Family stories and media-influenced interpretations of the past often depict communities coming together in times of adversity. Typically in Britain it’s referred to as Dunkirk Spirit, but I’m sure there are examples of it the world over.
Although we often have a positivist view of the past, one only has to look to the Good Deed Feed in London’s free morning paper or to the banding together of London’s communities after the riots in August 2011 to see that this trait remains just under the surface for most of us. I’ve mentioned that we, as emergency managers, shouldn’t forget about emergent behaviour, but we also should remember that people often have a way of coming together in response to an incident. None of these community responses arose because there was a ‘plan’.
With the threat of coastal flooding last week it’s taken me longer than I anticipated to get my thoughts on the first National Community Resilience meeting down on the blog. Firstly, I should start that calling it the first meeting is a bit of a misnomer. Since I’ve been working in this field in the UK there have been at least 3 attempts to ‘launch’ the concept. It’s currently defined as “Communities and individuals harnessing local resources and expertise to help themselves in an emergency, in a way that complements the response of the emergency services.”
In the past, my main bug-bear has been around the definition of community (people are simulatenously members of numerous communities, which onces are we talking about?), and whilst I think that remains an issue, there was another aspect which became apparent, which is aspiration.
There were a range of presentations from different areas of the UK, but what struck me most was the continued fixation on developing a plan. Whilst this may have been ok 30 years ago, the nature of modern life means we’re more Global Village than ‘Vicar of Dibley’. For me, the days of Community Resilience based on intricate hazard specific plans and networks of local wardens are long gone.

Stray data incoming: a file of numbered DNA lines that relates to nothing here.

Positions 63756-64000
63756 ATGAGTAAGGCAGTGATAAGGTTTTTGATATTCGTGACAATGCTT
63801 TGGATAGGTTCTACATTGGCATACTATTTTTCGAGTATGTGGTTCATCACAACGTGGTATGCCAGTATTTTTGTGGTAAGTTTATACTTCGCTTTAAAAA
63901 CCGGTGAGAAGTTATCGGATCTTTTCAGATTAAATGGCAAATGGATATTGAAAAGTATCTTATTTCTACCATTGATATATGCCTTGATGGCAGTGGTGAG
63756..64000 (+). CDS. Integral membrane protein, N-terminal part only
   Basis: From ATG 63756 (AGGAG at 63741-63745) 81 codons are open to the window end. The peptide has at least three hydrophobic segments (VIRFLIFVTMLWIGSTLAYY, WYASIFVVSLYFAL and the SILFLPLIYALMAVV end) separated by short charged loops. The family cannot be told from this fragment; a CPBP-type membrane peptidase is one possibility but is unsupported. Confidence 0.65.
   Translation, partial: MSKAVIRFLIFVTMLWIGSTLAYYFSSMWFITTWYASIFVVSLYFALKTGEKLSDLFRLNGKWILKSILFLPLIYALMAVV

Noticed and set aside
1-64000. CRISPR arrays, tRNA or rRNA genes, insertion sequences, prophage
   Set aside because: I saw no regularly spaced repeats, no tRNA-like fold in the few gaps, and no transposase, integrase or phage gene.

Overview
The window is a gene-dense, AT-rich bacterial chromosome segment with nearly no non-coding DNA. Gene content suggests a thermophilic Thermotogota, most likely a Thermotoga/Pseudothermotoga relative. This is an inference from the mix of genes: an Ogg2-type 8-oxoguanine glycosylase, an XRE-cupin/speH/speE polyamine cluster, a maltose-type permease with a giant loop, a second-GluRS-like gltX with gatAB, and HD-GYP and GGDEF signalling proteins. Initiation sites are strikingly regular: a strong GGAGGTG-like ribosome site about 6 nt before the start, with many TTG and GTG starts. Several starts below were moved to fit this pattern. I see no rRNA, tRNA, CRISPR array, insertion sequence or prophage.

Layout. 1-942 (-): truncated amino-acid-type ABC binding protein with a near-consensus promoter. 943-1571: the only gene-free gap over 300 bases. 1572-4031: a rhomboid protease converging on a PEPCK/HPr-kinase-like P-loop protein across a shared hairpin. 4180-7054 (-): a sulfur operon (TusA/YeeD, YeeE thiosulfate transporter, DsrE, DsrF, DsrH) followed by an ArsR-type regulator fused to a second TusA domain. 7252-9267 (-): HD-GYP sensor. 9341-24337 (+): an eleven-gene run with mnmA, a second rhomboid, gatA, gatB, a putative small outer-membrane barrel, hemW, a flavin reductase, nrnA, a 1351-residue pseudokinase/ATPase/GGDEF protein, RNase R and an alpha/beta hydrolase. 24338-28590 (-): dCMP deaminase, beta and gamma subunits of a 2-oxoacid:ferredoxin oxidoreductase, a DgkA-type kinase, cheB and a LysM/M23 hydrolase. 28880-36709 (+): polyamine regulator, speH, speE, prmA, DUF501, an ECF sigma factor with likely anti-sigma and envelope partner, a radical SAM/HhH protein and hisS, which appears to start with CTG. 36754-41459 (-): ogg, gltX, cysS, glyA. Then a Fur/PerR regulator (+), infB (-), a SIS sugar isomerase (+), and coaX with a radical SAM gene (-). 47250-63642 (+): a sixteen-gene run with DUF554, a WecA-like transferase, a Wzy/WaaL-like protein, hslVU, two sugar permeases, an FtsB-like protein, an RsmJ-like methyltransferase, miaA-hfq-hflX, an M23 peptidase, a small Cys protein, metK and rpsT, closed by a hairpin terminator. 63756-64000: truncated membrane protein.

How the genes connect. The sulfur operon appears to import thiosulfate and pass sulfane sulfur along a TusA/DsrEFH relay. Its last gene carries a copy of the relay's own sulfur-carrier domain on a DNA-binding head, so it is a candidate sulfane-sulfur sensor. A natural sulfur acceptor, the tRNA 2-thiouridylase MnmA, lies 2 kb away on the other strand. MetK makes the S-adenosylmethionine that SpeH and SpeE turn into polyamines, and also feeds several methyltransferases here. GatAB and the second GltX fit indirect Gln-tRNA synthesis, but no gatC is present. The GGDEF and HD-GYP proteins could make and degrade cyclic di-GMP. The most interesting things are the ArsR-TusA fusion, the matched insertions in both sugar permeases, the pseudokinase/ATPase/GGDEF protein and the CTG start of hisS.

I’ve been searching for some time to find a phrase which, I think, more accurately captures what I think community resilience should be striving for, and I think I’ve found the answer. Optionality – the quality or state of allowing choice.
- Less community plans, more people in employment and therefore better positioned to look after themselves should there be an emergency
- Less high visibility jackets, more people focused on education (not necessarily just formal education either, it could be education on risk exposure perhaps?) thereby enabling choice between different options.
- Less grab bags and wind up radios, instead a generation of healthier people less prone to illness and injury.
Developing a plan is easy, anyone can do it. Engendering change and instilling resilience into all aspects of society is a far greater challenge, but I believe that is where the focus of effort should be on Community Resilience. It might be aspirational and difficult to measure, but I have a feeling that it’d be a better use of energy than a community flood plan.
Alternative views welcomed – my ideas are in their infancy and constructive challenge will help me develop them!
Image Credit: Imperial War Museum